5 Ways to Make Webinars More Engaging


Webinars have been touted for more than a decade as the greatest innovation in learning since the discovery of slate. It is certainly true that government agencies who use webinars wisely are able to train large numbers of people at a small fraction of the cost required by live learning. But it is also true that you get what you pay for.

Webinars, whether they are used for training or meetings, are too often treated like conference calls with PowerPoint. And quite frankly, nobody needs a webinar for that. Since the invention of email, we have had the ability to share PPT. All the speaker has to say is “advance slide” and boom! – your conference call just became a webinar.

The fact that webinars are recorded only makes them more painful, because now viewers are trapped for the length of the webinar on a static screen, watching the same visual image for 5-10-15 minutes, usually while the speaker wrestles with some technological glitch.

Webinars truly are a great tool, or at least, they could be, if only those of us designing them knew more about our technology and took better advantage of it. Here are 5 features in Adobe Connect you can start using today to make your webinars more engaging:

1) Video –Adobe Connect allows webcam connections for all participants. At a certain point, the bandwidth makes this impossible to sustain. But at the very least, the teacher should be available via webcam so that course participants have a vehicle to help guide them into the learning material.

It’s just a helpful reminder to know that there is an actual human being on the other end of the computer, presenting the material, leading you through the course, caring about your progress.

2) Chat – Anyone who has delivered a presentation or training via webinar can attest to the disconcerting feeling of speaking into your computer and receiving no response. It’s eerie. And it takes some getting used to. This is one reason why webinar speakers can sometimes come off as distant, confused, or disoriented.

Adobe Connect and many other webinar platforms contain a chat feature that the host can turn on or off during the webinar. If we were in a live classroom setting, it might be considered rude to have a side conversation or to interrupt the speaker with a tangential thought. But in the context of a webinar, those sorts of chats are welcome.

I love it when people say things like, “awesome. I never knew you could do that.” Or, “hey Alicia, do you think we could get Alan to post this on our server?” Those types of comments tell me that learning is taking place.

3) Whiteboards – In a live classroom environment, I will often have course participants use an easel or a whiteboard to work out a problem. Then, the class and I both offer feedback, and we all learn together.

Adobe Connect has a whiteboard function that you can put on the screen in place of the PPT. You can then hand the controls over to the course participants, and they can move objects around and either write or draw on the screen. (Yes, this is risky. So is all good teaching.)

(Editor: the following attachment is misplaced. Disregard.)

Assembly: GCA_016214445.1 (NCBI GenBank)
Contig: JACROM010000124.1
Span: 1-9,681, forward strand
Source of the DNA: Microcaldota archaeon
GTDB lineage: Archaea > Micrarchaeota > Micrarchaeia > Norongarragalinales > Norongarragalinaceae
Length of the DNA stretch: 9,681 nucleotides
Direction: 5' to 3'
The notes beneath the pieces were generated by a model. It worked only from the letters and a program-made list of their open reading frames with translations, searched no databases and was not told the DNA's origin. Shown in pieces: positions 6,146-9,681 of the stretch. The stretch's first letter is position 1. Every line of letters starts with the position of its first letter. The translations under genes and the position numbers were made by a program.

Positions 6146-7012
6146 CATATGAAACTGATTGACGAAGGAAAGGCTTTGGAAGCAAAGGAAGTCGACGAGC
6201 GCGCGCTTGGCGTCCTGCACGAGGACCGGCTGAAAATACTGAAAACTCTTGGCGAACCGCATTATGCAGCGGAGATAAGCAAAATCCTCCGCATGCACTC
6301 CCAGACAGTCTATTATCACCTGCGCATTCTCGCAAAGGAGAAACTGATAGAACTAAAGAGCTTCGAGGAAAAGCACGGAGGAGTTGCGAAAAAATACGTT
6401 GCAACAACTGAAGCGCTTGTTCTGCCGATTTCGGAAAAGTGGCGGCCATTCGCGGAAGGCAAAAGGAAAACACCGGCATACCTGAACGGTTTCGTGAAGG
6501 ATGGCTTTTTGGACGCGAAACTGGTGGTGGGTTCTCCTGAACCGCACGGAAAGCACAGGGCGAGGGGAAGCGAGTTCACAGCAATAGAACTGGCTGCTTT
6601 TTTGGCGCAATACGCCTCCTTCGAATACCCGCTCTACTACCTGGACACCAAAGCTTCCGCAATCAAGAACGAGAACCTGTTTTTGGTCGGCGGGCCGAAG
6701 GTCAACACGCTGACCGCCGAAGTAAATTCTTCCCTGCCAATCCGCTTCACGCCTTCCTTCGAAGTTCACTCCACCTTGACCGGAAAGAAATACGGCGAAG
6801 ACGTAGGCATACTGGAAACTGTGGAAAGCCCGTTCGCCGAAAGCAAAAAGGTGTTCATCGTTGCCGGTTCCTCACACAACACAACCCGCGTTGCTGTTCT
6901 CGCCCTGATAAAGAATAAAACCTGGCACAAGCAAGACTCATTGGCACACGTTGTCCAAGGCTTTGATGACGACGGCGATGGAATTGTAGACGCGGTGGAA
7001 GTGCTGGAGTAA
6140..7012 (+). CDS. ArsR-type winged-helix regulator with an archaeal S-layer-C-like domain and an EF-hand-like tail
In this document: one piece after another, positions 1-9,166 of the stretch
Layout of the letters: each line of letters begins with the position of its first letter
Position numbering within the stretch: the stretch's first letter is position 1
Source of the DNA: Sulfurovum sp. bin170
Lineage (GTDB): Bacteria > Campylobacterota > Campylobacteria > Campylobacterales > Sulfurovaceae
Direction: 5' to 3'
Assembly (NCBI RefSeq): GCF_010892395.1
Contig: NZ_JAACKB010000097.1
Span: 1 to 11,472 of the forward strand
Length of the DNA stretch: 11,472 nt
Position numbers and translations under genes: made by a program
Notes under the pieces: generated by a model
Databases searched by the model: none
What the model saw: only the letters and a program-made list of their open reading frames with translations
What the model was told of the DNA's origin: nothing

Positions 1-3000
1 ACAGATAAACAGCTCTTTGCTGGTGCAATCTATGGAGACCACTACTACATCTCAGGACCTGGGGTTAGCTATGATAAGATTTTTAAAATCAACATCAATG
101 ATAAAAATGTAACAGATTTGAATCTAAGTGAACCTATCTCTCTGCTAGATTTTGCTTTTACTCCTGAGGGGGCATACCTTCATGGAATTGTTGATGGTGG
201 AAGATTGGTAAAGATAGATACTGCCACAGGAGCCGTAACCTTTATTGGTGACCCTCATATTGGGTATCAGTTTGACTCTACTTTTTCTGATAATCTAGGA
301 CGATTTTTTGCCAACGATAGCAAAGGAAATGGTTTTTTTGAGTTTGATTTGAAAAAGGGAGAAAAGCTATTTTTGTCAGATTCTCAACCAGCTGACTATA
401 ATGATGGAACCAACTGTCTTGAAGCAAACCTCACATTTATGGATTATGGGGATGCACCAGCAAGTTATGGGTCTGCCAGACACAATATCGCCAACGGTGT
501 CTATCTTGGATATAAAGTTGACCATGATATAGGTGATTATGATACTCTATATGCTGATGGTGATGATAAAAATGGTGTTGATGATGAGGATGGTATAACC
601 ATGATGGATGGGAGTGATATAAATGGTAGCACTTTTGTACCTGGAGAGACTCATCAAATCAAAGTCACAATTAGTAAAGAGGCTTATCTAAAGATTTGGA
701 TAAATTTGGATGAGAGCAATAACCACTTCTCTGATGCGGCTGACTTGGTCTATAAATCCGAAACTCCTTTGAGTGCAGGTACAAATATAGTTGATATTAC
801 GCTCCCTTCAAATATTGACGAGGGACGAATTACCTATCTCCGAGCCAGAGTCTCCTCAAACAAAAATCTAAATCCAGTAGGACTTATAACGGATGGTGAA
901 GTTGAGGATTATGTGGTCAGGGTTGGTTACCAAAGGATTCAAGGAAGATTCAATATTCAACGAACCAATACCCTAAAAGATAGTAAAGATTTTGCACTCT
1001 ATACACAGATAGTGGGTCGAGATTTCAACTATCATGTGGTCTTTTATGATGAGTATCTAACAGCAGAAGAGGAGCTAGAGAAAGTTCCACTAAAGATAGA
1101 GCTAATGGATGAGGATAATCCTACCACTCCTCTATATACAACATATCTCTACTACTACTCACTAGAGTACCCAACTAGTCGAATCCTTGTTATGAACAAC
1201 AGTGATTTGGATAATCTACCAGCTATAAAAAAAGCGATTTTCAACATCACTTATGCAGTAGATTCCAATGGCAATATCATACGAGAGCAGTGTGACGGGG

4) Breakout rooms – How many times in a training session have you broken into small groups to work on a problem? For me, as an instructor, this is a no-brainer. It’s one of the best strategies I have in my toolkit to get course participants thinking independently, applying the learning, working with their colleagues, teaching one another, and moving instead of sitting. It’s such a winning strategy I just can’t imagine teaching without it.

Adobe Connect allows you to put people into breakout rooms. These are predefined chat rooms that only the people in the group (and the moderator) can see. You can use chat by itself or add phone lines too.

5) Scavenger hunts – One of my favorite things to do online is to send people on a scavenger hunt. You can do this by dividing the screen into chat pods. Assign each chat pod a resource. (I often give users a website, along with a set of closed- and open-ended questions for them to explore). Then you sit back and watch while the groups fill up their chat pods.

You can amp up the excitement by putting a timer in the middle of the screen!

Using just one of these five tools, you can instantly make your webinar stand out from the competition. And when you start combining them, you get webinars that are engaging, where deep learning takes place. Good luck! And be sure to let us know how you did J

Michelle Baker is the Conservation Writing Pro. She teaches environmental scientists how to write more clearly. Contact her for all your writing training needs: [email protected]

Michelle Baker is part of the GovLoop Featured Blogger program, where we feature blog posts by government voices from all across the country (and world!). To see more Featured Blogger posts, click here.

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Michelle Baker

Geoff, I don’t use more than four. I find that the screen becomes too cluttered after that.

We used a generic flash timer and inserted it into an Adobe pod.